World History Syllabus and Student Packet Table of Contents Page 2

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Middle East Map: Blank

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Middle East Map



Essential Question:

Main Ideas



Vocabulary Inference



How to Write an Essay

6 Essay Steps

  1. Define all terms and phrases including the obvious.

  2. What are the relevant Sub-Questions? Who? What? When? Where? Why? Inter-relationships? Cause and Effect? Try to pick out the big sub-questions that get to the focus and intent of the question.

  3. Develop a Matrix where you will organize your sub-questions.

  4. Write an Introduction that includes Context, Blueprint, & Thesis Statement. Combine the most important thesis ideas to create one big Thesis Statement that you will prove in your paper.

  5. Start writing your Body Paragraphs in the order you think will best answer the question. Each box in the matrix will represent a body paragraph. Use the sub-questions to develop topic sentences for your body paragraphs.

  6. Write a conclusion or summary. Be sure to re-state your thesis.

Step 1: DEFINE

  • All words and phrases in a question must be defined.

  • Ambiguous words like “most,” “best,” etc. must be defined by the writer.

  • Instructive phrases like “describe, “discuss,” and “analyze” must be understood.

  • The reader of the question must be sure of its meaning and intent before proceeding with the writing.

  • These processes will eventually be done quickly and in the writer’s head. But for now we’ll do them on paper.

  • These steps must become a habit – always follow your checklist – just like an airplane pilot. Practiced patterns allow a fail-safe response to stressful situations.


Essay: What were the major causes of the French Revolution? In your essay, make sure to discuss political, social, and economic causes. Pay particular attention to the impact of Feudalism.

  • What does discuss mean? Who, what where, why, how, when, so-what?

  • What does economic mean? The study of how limited resources are used to satisfy man’s unlimited wants and needs.

  • What does political mean? The study of who gains political office, what they do when they get there, and how they got there.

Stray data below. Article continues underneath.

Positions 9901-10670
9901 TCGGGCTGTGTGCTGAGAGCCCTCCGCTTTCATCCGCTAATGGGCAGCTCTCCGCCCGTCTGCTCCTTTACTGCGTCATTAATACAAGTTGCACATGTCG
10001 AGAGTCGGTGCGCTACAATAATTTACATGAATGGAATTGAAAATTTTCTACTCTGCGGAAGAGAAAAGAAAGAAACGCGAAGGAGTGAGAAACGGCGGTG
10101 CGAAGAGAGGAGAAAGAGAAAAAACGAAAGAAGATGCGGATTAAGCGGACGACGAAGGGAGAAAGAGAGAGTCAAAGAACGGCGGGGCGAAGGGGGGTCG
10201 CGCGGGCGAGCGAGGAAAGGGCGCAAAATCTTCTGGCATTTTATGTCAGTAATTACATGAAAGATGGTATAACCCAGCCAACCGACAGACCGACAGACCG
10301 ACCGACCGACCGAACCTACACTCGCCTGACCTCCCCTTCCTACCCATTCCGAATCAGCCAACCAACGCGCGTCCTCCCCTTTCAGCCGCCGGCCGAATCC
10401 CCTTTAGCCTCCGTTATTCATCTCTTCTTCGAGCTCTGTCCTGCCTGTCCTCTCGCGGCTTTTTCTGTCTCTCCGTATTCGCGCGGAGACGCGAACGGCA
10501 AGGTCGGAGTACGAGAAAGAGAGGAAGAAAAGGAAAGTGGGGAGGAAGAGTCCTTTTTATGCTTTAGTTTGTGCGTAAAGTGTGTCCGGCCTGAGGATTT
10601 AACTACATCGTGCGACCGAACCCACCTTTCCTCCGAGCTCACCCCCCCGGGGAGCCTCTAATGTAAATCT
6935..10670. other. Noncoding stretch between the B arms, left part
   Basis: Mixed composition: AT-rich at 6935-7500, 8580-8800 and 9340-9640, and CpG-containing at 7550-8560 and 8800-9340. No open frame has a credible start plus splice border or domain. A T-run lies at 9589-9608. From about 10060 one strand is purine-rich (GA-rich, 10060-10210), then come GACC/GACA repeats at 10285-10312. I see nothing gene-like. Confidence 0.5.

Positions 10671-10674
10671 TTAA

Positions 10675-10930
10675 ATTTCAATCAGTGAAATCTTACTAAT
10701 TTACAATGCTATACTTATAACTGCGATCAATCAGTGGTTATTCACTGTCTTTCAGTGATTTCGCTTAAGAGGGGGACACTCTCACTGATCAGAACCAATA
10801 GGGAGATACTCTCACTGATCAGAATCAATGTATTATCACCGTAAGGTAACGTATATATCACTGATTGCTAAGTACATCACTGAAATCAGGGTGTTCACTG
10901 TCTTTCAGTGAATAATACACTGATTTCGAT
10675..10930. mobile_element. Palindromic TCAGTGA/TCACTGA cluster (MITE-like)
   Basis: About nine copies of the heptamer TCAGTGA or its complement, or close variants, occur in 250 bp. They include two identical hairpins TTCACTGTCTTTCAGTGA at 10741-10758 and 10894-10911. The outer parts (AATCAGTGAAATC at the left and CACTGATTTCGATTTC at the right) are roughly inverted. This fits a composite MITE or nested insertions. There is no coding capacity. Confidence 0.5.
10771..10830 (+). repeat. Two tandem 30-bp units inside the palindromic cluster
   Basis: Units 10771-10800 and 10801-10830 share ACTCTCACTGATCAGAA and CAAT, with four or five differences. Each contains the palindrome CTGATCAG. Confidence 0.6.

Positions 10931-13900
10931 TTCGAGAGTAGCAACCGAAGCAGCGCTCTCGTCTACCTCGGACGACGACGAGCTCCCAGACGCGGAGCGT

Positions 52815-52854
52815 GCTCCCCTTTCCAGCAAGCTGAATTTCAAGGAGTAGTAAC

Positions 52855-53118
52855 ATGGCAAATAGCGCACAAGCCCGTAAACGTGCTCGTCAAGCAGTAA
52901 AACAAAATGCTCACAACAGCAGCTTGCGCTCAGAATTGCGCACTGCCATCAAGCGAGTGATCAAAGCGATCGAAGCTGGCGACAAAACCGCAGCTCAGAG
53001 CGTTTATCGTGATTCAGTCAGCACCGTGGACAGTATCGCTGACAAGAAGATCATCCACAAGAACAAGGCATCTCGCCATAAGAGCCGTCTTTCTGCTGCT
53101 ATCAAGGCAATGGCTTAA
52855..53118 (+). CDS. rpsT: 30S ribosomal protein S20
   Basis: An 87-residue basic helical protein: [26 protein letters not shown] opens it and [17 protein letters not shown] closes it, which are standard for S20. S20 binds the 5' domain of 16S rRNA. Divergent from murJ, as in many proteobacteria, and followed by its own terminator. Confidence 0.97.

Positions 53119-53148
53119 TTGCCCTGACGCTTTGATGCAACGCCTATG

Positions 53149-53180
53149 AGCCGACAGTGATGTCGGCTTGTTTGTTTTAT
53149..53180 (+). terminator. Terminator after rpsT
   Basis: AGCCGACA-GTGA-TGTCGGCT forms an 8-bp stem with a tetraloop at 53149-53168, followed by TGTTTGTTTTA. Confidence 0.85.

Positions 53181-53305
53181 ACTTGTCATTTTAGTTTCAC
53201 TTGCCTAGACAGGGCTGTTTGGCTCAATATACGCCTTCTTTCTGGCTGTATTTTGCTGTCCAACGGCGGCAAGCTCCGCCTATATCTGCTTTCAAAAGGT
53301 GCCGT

• What does social mean? Culture or traditions, life styles, attitudes, etc.

  • What does particular attention mean? Special attention.

  • What does impact mean? Feudalism as a cause of the revolution

  • What does Feudalism mean? A class based social system, a domestic system of economics, and a decentralized political system with nobles owing an informal allegiance to a king.


  • Every question has parts that the writer needs to be knowledgeable about. How many questions in the question?

  • What are the relevant sub-questions? Who? What? When? Where? Why? Inter-relationships? Cause and effect?

  • By breaking the question into segments it is possible to begin to understand what there is to know about topics

Introduction Example
Essay: What were the major causes of the French Revolution?

The economics of the feudal system left France with economic inequities that created deep resentments on the part of the masses. Peasants were required to tithe the church, pay feudal dues, and perform services to land-owning nobles. The developing bourgeoisie was especially resentful as they were contributing mightily to the economic output of France but were paying the highest proportion of taxes even though they were being shut out from any decision-making power. In addition, the workers in the cities were suffering the most from food shortages, inflation, and generally poor economic policy

Introduction Example

Essay: What were the major causes of the French Revolution?

The French Revolution was caused primarily by the economic, social, and political inequities left over from the Feudal System. The vast majority of people did not enjoy the privileges experienced by the clergy and the nobles. The catalyst that finally set off the Revolution was the deteriorating economic conditions caused by poor harvests, high tariffs, growing middle class, guild control of industry, and the general lack of leadership skills displayed by Louis XVI. With all of this, it was the ideas of the Enlightenment Thinkers that allowed the mix to finally result in a revolution.


  • Now that you have some statements you need to organize them in such a manner as to be able to combine them to make a thesis statement.

  • Pick the big issues first and make sure they are in your thesis.

  • Fill in with the more minor issues and with reference to specific evidence.

  • The thesis is the target of the paper. The entire argument revolves around the thesis.

  • Your thesis can be more than 1 sentence.


Essay: What were the major causes of the French Revolution?